The passions of Ann E. Lucas: Music, ecstasy and the Mideast

Ethnomusicologist researches development and change in music and culture

We all have playlists, music that can pluck us out of a mood, or sway us into one. Some are in our minds while others are dedicated genres on our ipods. Music has the power to cut across cultures and evoke emotion. Just ask new faculty fellow Ann E. Lucas, an ethnomusicologist who is slated to be on campus for the next two years thanks to funding from the American Council of Learned Societies (ACLS).

“Ethnomusicology denotes the study of music as culture, that music is a fundamental aspect of the human experience,” says Lucas. The field of ethnomusicology is dedicated to what that relationship is, whether it’s a particular music with a particular culture, or broader questions about why humans have music and what it says about humanity.

faculty focus logoLucas’s expertise is in music of the Middle East. She does historic research into its development as well as change, from the rise of Islam to the present day.

On a sunny afternoon Lucas sits in her office holding a nay, which means reed in Arabic, the material that it’s crafted from. The flute-shaped instrument has six holes and is made in different sizes that each produce a different set of pitches. Arabic and Turkish versions are blown over the top, like one would do on a soda bottle to create deep resonant sound.

“This is a very special instrument in the Middle East because it’s associated with the singing of the soul,” says Lucas. “It produces a kind of spiritual sound.”

Lucas then reaches for an oud (pronounced ood), a wooden string instrument that has been popular throughout the region for centuries.

“It’s sort of the piano of the Middle East and can play every pitch that you need,” says Lucas. “This is the theoretical instrument of composers, who create how the music is going to behave.

The Middle East is a far way from Kansas, where Lucas grew up. After finishing her piano performance degree at Kansas State University she headed to UCLA to do graduate work in ethnomusicology. While she didn’t have a particular ethnic focus of study at the time, she did have many questions to answer about the effect of globalization on different cultures of the world.

Lucas admits that she sort of fell into her passion of music of the Middle East due to proximity.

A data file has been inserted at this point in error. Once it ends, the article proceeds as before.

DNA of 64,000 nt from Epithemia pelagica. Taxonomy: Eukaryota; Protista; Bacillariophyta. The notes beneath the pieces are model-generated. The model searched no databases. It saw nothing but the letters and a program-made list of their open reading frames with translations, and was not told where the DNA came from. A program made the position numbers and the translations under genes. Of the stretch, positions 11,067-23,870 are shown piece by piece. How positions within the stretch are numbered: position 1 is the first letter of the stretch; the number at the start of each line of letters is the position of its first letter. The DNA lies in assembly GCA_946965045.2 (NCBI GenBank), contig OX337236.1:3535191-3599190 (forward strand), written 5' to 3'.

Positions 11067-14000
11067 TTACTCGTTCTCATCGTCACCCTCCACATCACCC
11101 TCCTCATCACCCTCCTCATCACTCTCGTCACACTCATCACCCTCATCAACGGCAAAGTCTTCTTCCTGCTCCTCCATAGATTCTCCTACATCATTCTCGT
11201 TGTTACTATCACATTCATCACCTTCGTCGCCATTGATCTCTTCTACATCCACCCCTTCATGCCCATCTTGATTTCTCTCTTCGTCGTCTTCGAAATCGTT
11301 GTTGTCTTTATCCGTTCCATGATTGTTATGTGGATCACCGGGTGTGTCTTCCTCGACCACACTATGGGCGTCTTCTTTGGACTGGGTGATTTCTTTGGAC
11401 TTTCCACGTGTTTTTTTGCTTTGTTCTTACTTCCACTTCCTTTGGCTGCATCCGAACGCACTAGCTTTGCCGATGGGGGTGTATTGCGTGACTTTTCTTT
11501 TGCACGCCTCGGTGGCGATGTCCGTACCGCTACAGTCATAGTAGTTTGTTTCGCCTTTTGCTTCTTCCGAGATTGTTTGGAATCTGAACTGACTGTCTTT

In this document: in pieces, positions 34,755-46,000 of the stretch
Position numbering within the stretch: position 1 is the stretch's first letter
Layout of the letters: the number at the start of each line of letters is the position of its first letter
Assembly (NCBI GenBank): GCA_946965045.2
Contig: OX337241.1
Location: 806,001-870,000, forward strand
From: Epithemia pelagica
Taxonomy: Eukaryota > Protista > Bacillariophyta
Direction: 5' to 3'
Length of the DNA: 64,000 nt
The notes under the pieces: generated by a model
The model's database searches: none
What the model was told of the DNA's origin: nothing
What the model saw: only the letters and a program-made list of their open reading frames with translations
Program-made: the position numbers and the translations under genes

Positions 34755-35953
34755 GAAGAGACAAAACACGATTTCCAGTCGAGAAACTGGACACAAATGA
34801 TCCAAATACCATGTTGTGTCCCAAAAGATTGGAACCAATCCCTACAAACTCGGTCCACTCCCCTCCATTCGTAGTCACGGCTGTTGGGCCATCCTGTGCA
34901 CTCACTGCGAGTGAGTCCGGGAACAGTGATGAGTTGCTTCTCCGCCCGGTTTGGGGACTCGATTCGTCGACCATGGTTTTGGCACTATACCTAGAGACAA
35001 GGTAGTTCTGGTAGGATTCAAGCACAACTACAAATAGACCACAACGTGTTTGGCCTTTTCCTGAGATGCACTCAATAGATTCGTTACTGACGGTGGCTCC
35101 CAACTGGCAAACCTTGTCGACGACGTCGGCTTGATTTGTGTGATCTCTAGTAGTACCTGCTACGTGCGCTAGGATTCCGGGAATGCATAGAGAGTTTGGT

“When I got to UCLA I found that it had the largest concentration of Iranians outside of Iran,” says Lucas. “The area outside of L.A. is often referred to as Irangelis because it is very Iranian yet still Los Angeles.” Lucas speaks Persian, and reads in Arabic due to the classical history research that she does.  She made her first trip to Iran in 2003.

This semester Lucas is teaching an upper division course called “Music and Culture in the Middle East.” She’s been able to bring local musicians to her classroom so the students are able to experience the music with members of the community. During spring semester Lucas will be teaching two classes: a graduate seminar in ethnomusicology, which looks at what the discipline is, the history, and the different theories that underpin it. Lucas will be offering a lecture series to the entire university community with guest speakers.

The second is an undergraduate course called “Music and Ecstasy,” which looks at music in altered states of consciousness in different cultural contexts. The course will touch on the Middle East when they examine the role that music plays in some forms of Islamic mysticism. It will also explore shamanism in both central Asia and North America and explore African forms of religion, from Latin America Sanatoria voodoo-when when people try to get their minds to reach a different plane.

“Hopefully this will educate students about the power of music,” says Lucas. “Whether it’s listening to study for a test or to feel better, music has a role to play.”






Categories: Arts, Humanities and Social Sciences

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